Dynamic DNS problems prompt move to cucipopThis article documents the problems I was having with qpopper today. To be fair, this isn’t actually a qpopper problem; it was performing as advertised. It was actually a dynamic DNS problem which affect qpopper preformance.
see also: DNS – the dynamic way, installing qpopper (a POP server), and notes on qpopper.
The problemMy mail client was having trouble accessing the POP server on my FreeBSD box. A long delay would occur between starting the connection and actually downloading the messages. It was taking about 30 seconds for what was normally a 1 second job. Unacceptable.
I tracked the problem down to my dynamic dns provider, www.yi.org but to be fair, it is a free service. They had gone down. Coincidentally, I had only recently obtained a static IP. I was already in the process of modifying my DNS to reflect this.
The installSince I have the entire ports tree installed, all I needed to do was:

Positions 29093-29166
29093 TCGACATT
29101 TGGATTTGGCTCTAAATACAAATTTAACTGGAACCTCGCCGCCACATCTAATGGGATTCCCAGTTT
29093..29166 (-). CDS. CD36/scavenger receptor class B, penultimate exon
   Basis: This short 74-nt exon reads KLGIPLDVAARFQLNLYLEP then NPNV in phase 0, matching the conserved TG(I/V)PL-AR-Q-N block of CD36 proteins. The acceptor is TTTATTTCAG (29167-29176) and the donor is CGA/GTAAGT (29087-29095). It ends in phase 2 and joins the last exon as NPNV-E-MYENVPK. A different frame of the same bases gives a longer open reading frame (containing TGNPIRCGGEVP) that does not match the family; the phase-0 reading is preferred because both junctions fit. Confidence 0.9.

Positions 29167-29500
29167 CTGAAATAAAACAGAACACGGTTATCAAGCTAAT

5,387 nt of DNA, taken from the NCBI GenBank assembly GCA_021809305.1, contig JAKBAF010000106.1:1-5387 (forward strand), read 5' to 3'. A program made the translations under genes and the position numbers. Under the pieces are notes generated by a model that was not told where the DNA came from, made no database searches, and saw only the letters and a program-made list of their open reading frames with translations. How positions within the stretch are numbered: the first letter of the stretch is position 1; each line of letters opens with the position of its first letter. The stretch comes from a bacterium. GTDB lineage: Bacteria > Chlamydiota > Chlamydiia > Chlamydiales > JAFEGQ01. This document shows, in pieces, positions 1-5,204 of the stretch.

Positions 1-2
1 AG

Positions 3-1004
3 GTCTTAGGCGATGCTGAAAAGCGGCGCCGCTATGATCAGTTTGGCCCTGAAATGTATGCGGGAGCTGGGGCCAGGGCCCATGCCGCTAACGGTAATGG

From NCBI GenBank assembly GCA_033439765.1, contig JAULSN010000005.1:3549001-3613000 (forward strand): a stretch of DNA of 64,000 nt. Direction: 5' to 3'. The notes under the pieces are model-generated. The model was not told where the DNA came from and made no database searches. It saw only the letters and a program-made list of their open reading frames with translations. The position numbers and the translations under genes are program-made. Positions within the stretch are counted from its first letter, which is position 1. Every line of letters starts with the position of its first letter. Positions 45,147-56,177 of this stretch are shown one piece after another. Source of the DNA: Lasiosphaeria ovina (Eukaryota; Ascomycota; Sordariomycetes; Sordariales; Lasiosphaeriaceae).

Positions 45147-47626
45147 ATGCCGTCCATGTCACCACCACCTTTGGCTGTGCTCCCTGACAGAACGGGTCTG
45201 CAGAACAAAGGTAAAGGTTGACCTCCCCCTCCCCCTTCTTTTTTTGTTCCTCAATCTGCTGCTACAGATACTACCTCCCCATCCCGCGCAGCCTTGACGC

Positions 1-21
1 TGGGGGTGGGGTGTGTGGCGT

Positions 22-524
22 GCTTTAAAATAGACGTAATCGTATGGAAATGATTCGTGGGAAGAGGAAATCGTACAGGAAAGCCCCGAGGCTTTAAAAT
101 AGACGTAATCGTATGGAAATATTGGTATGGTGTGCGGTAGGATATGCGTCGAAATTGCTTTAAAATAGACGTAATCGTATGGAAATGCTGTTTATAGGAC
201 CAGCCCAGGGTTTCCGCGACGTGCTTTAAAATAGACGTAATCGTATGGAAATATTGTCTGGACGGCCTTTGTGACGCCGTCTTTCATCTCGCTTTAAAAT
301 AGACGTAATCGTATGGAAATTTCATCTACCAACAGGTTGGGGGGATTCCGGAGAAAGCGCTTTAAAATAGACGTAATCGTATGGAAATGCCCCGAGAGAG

cd /usr/ports/mail/cucipop make make install
I decided to run cucipop as a standalone daemon as opposed to starting it up on demand. See man cucipop for more details.
On demandAccording to the man pages, I can start cucipop from inetd, I need the following: >
In order to start cucipop from within inetd(8), the fol- lowing entry in inetd.conf(5) would be suitable: pop3 stream tcp nowait root /usr/local/libexec/cucipop cucipop -Y
StandaloneI created the following file: /usr/local/etc/rc.d/cucipop.sh
#!/bin/sh [ -x /usr/local/libexec/cucipop ] && /usr/local/libexec/cucipop -Y && echo -n ' cucipop'
And don’t forget to make it executable:
chmod 750 /usr/local/etc/rc.d/cucipop.sh
And if you make a change to /etc/inetd.conf, don’t forget to hup inetd:
killall -hup inetd
The resultsIt appears that cucipop does not do the same dns checks which qpopper does. Checking my mailbox via POP now takes about 1 second (maybe less).
In addition to changing POP servers, I also went from starting my POP daemon on demand (i.e. /etc/inetd.conf) to running it standalone (/usr/local/etc/rc.d/cucipop.sh). Running standalone is a good idea if you run a busy site (with lots of people checking their mail). I can’t see any problems running standalone on most boxes. I have an old 486 with 16MB of memory. I don’t anticipate any problems but will report them if any arise.